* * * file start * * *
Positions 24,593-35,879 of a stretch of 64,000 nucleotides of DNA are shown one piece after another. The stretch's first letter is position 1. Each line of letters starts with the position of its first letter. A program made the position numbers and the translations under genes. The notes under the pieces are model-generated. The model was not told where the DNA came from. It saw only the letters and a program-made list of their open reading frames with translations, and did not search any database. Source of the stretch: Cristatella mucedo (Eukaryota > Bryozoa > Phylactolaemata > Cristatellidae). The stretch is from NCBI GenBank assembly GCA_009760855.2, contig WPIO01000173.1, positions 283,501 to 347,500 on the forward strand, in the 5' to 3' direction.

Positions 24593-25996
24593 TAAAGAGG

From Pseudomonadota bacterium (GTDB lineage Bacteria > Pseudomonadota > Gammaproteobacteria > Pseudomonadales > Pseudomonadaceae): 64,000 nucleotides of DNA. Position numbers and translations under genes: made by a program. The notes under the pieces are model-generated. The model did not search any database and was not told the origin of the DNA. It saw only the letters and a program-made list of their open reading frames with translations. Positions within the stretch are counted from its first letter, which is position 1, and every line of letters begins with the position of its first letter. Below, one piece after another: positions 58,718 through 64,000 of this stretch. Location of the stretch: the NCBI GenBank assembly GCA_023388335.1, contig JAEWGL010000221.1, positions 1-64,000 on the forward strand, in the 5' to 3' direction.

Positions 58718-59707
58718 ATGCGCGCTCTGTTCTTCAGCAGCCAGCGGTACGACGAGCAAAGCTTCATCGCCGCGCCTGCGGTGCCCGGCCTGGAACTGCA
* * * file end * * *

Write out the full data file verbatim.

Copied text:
Positions 24,593-35,879 of a stretch of 64,000 nucleotides of DNA are shown one piece after another. The stretch's first letter is position 1. Each line of letters starts with the position of its first letter. A program made the position numbers and the translations under genes. The notes under the pieces are model-generated. The model was not told where the DNA came from. It saw only the letters and a program-made list of their open reading frames with translations, and did not search any database. Source of the stretch: Cristatella mucedo (Eukaryota > Bryozoa > Phylactolaemata > Cristatellidae). The stretch is from NCBI GenBank assembly GCA_009760855.2, contig WPIO01000173.1, positions 283,501 to 347,500 on the forward strand, in the 5' to 3' direction.

Positions 24593-25996
24593 TAAAGAGG

From Pseudomonadota bacterium (GTDB lineage Bacteria > Pseudomonadota > Gammaproteobacteria > Pseudomonadales > Pseudomonadaceae): 64,000 nucleotides of DNA. Position numbers and translations under genes: made by a program. The notes under the pieces are model-generated. The model did not search any database and was not told the origin of the DNA. It saw only the letters and a program-made list of their open reading frames with translations. Positions within the stretch are counted from its first letter, which is position 1, and every line of letters begins with the position of its first letter. Below, one piece after another: positions 58,718 through 64,000 of this stretch. Location of the stretch: the NCBI GenBank assembly GCA_023388335.1, contig JAEWGL010000221.1, positions 1-64,000 on the forward strand, in the 5' to 3' direction.

Positions 58718-59707
58718 ATGCGCGCTCTGTTCTTCAGCAGCCAGCGGTACGACGAGCAAAGCTTCATCGCCGCGCCTGCGGTGCCCGGCCTGGAACTGCA